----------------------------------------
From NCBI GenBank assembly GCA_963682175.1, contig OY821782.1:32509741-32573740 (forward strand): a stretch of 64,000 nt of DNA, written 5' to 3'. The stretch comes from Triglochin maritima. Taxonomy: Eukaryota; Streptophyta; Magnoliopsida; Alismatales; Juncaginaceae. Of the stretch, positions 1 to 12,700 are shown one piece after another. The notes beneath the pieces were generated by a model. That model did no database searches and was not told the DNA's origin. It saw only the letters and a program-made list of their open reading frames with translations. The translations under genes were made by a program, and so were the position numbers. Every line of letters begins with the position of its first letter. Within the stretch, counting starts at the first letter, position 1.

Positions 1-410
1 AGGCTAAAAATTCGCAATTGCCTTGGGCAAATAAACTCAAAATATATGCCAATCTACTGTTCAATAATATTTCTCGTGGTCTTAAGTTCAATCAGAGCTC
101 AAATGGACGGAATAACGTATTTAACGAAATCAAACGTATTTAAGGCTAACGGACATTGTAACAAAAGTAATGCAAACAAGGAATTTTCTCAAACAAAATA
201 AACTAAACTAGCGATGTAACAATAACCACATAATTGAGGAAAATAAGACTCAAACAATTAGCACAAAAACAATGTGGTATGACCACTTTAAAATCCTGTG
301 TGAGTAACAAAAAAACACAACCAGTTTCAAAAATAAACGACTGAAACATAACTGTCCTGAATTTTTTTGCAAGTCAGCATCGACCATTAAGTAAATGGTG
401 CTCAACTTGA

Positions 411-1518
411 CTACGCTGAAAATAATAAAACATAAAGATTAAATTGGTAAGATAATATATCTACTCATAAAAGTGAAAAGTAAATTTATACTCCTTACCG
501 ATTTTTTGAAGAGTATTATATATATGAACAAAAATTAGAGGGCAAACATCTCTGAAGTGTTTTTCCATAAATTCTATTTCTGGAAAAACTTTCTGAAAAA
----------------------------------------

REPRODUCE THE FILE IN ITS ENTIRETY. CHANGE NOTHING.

From NCBI GenBank assembly GCA_963682175.1, contig OY821782.1:32509741-32573740 (forward strand): a stretch of 64,000 nt of DNA, written 5' to 3'. The stretch comes from Triglochin maritima. Taxonomy: Eukaryota; Streptophyta; Magnoliopsida; Alismatales; Juncaginaceae. Of the stretch, positions 1 to 12,700 are shown one piece after another. The notes beneath the pieces were generated by a model. That model did no database searches and was not told the DNA's origin. It saw only the letters and a program-made list of their open reading frames with translations. The translations under genes were made by a program, and so were the position numbers. Every line of letters begins with the position of its first letter. Within the stretch, counting starts at the first letter, position 1.

Positions 1-410
1 AGGCTAAAAATTCGCAATTGCCTTGGGCAAATAAACTCAAAATATATGCCAATCTACTGTTCAATAATATTTCTCGTGGTCTTAAGTTCAATCAGAGCTC
101 AAATGGACGGAATAACGTATTTAACGAAATCAAACGTATTTAAGGCTAACGGACATTGTAACAAAAGTAATGCAAACAAGGAATTTTCTCAAACAAAATA
201 AACTAAACTAGCGATGTAACAATAACCACATAATTGAGGAAAATAAGACTCAAACAATTAGCACAAAAACAATGTGGTATGACCACTTTAAAATCCTGTG
301 TGAGTAACAAAAAAACACAACCAGTTTCAAAAATAAACGACTGAAACATAACTGTCCTGAATTTTTTTGCAAGTCAGCATCGACCATTAAGTAAATGGTG
401 CTCAACTTGA

Positions 411-1518
411 CTACGCTGAAAATAATAAAACATAAAGATTAAATTGGTAAGATAATATATCTACTCATAAAAGTGAAAAGTAAATTTATACTCCTTACCG
501 ATTTTTTGAAGAGTATTATATATATGAACAAAAATTAGAGGGCAAACATCTCTGAAGTGTTTTTCCATAAATTCTATTTCTGGAAAAACTTTCTGAAAAA